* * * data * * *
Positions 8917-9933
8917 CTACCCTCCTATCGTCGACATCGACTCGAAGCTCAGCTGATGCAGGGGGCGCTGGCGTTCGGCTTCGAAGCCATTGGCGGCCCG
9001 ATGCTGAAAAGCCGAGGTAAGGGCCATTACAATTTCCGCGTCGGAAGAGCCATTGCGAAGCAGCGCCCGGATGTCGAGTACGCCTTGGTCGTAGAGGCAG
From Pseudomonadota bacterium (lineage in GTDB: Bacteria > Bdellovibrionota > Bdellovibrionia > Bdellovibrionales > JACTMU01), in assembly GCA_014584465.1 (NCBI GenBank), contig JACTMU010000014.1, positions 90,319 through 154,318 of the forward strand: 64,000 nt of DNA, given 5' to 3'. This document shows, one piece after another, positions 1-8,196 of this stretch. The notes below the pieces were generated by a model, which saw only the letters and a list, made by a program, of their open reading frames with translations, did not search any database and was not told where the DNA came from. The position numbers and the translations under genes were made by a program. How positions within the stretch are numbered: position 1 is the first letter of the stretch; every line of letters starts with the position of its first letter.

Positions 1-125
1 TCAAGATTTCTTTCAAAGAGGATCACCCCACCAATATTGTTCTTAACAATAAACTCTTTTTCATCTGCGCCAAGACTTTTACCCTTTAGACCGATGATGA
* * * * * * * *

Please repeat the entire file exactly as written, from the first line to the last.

Positions 8917-9933
8917 CTACCCTCCTATCGTCGACATCGACTCGAAGCTCAGCTGATGCAGGGGGCGCTGGCGTTCGGCTTCGAAGCCATTGGCGGCCCG
9001 ATGCTGAAAAGCCGAGGTAAGGGCCATTACAATTTCCGCGTCGGAAGAGCCATTGCGAAGCAGCGCCCGGATGTCGAGTACGCCTTGGTCGTAGAGGCAG
From Pseudomonadota bacterium (lineage in GTDB: Bacteria > Bdellovibrionota > Bdellovibrionia > Bdellovibrionales > JACTMU01), in assembly GCA_014584465.1 (NCBI GenBank), contig JACTMU010000014.1, positions 90,319 through 154,318 of the forward strand: 64,000 nt of DNA, given 5' to 3'. This document shows, one piece after another, positions 1-8,196 of this stretch. The notes below the pieces were generated by a model, which saw only the letters and a list, made by a program, of their open reading frames with translations, did not search any database and was not told where the DNA came from. The position numbers and the translations under genes were made by a program. How positions within the stretch are numbered: position 1 is the first letter of the stretch; every line of letters starts with the position of its first letter.

Positions 1-125
1 TCAAGATTTCTTTCAAAGAGGATCACCCCACCAATATTGTTCTTAACAATAAACTCTTTTTCATCTGCGCCAAGACTTTTACCCTTTAGACCGATGATGA